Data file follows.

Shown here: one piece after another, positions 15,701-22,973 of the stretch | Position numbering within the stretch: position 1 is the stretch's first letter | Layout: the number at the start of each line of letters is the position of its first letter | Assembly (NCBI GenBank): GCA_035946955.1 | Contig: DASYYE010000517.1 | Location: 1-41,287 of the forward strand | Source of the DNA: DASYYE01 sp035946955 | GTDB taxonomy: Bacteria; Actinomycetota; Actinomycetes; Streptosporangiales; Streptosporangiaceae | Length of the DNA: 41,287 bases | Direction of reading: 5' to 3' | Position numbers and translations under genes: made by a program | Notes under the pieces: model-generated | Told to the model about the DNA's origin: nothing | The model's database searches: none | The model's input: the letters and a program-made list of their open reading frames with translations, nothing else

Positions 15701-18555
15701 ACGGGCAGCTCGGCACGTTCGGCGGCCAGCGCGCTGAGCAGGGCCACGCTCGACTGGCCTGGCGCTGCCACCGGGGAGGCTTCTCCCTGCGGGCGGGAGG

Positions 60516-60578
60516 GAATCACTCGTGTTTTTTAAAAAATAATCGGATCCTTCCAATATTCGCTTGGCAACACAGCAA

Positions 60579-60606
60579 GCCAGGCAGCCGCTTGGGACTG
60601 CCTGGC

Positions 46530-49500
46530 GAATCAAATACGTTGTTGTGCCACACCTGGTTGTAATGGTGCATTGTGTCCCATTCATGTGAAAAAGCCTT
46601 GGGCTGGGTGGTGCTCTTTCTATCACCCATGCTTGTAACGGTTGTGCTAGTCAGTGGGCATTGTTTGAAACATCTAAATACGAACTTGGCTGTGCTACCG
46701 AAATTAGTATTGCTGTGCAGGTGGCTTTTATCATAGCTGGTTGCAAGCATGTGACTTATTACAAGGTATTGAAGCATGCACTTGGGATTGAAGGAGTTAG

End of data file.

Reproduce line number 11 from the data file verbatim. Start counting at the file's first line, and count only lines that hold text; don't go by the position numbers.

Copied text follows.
46601 GGGCTGGGTGGTGCTCTTTCTATCACCCATGCTTGTAACGGTTGTGCTAGTCAGTGGGCATTGTTTGAAACATCTAAATACGAACTTGGCTGTGCTACCG